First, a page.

When my late husband died and his body was removed from the house, I was suddenly very much alone. Dear friends were at hand, but there was no one to go to bed with and sob, no one to wake up with and sob. So when I awoke on December 25, 2015 a widower, I did what I do. I got to work.
There were lovely and thoughtful visitors throughout that day, but it was eerily like the weekend my father died three decades earlier. Also a holiday, many of my closest friends were gone or seriously occupied that weekend, too. Back then, I had just met Paul two weeks earlier, but we were thrown together and he was my best chance for warmth and support.
When Paul died, there was an added oddity, however. The very people with whom we shared our toughest days and nights were apparently warned off. Their job was done. Paul’s quartette of care givers, Leslie, Jose, Aneeka, and Yolanda, were told to take some time, I believe.
While I don’t doubt the wisdom of that advice, it still somehow seemed odd to me then and now. Yolanda found Paul’s body, called 911 and me. She was dressed in a sassy Mrs. Claus outfit to amuse Paul on Christmas Eve day. I held her later as she sobbed uncontrollably. Jose had taken split shifts, weekends, late nights to do what he could to make our lives as good and secure as they could be. Aneeka had more than once shifted things around to get to our home at 6:00 AM on a weekend morning to keep Paul’s routine as trouble-free as possible. And Leslie had been there from the beginning of home care until the end. Her years of commitment to Paul and, by extension, me was breathtaking.
Over the years, Paul and I learned of their loves and their losses, their amazing successes and the persistent challenges. New apartments, annoying supervisors, a grandson’s first days of school, a scary date – they were on our radar.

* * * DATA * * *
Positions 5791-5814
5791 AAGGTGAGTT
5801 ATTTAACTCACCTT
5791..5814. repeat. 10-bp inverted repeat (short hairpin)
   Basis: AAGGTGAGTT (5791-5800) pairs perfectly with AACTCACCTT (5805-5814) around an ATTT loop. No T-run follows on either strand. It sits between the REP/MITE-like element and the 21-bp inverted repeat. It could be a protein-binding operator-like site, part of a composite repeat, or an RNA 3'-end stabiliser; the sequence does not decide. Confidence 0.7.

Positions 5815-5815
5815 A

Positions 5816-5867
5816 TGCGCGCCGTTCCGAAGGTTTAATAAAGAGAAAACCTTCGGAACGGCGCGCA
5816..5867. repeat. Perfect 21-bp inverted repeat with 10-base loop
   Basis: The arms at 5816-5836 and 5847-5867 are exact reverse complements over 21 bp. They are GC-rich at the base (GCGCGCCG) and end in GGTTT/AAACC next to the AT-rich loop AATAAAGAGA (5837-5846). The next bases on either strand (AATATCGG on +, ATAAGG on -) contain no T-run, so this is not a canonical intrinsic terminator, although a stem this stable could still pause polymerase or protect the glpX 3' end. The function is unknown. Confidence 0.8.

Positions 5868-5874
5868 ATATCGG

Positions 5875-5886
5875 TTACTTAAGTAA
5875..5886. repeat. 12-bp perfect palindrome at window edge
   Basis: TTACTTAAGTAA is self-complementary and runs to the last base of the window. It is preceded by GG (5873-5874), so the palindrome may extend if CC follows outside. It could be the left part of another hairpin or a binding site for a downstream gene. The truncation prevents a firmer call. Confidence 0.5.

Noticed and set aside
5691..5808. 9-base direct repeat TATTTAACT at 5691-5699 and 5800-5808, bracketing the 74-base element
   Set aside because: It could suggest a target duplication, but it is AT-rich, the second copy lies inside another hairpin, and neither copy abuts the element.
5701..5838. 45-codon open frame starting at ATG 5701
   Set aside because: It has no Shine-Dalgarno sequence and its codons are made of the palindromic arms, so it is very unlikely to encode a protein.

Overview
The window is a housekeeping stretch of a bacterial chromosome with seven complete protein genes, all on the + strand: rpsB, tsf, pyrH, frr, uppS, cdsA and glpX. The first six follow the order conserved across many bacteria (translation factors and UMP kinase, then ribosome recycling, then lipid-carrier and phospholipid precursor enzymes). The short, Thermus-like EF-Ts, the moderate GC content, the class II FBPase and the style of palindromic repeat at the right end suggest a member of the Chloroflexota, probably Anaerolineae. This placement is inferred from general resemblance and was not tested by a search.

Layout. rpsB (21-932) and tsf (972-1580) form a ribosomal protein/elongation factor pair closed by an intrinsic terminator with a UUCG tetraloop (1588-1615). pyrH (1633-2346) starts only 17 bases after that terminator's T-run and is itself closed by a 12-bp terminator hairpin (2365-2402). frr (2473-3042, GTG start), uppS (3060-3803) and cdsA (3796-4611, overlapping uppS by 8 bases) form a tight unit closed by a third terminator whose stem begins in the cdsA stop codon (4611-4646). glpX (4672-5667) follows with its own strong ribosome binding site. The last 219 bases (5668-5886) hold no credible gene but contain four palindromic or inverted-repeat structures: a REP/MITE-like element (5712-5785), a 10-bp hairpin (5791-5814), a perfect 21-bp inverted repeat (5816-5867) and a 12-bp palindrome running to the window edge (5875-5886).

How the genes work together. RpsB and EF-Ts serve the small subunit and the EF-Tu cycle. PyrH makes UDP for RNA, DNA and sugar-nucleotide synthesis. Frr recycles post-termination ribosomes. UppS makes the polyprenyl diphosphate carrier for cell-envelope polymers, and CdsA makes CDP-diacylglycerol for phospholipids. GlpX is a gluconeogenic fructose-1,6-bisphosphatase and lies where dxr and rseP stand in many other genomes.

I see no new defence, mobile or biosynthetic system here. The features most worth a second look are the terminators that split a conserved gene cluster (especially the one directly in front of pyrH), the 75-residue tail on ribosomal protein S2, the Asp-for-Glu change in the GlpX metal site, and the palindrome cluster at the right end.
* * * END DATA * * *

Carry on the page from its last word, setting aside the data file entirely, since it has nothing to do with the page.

A social worker assigned to Paul had cautioned him more than once that we were a bit too casual about our finances with these four. Two of his aides wrote checks and balanced Paul’s accounts. They picked up his medications and had access to his debit card. Sometimes they did errands on the way to our house or on their way home, keeping his credit card overnight. I regularly left cash around the house and we never locked up anything.
Paul and I looked at it this way: If we could trust four completely trustworthy people with Paul’s body, we could certainly trust them with money.
So, on December 25, 2015 as I worked packing up three shopping bags of Paul’s medications, it struck me again how amazingly trustworthy our gang was. At least half of Paul’s cache of drugs would have big street value. A couple of days later, the local police were quite surprised at the staggering amount of controlled substances I carried into the station. They asked if I was sure I had gotten it all. My amazement, however, was not about the ethics of Paul’s caregivers, it was about their fortitude in the face of the insulting pay and insinuating comments they receive for their work.
In our communities, we are relying on health systems, educational systems, child care and elder care systems, all of which depend on front line workers who cannot survive on the pay they get. Most are booked for fewer hours so that the employer need not provide insurance coverage. Many cannot depend on enough hours a month to pay for their own housing and transportation costs, so they work more than one job and pray the scheduling conflicts don’t result in them being terminated.
It does not add up that we can outfit a 10-year old boy for tennis or baseball for more than his classroom aide will make in two weeks. It does not compute that Paul’s wheelchair cost more than any of his aides made working with him in a year. We are utilizing systems that are incongruent with the human communities that live within them. People are working hard, creating something larger than the sum of our individual relationships. Systems, however, are not supporting us humans.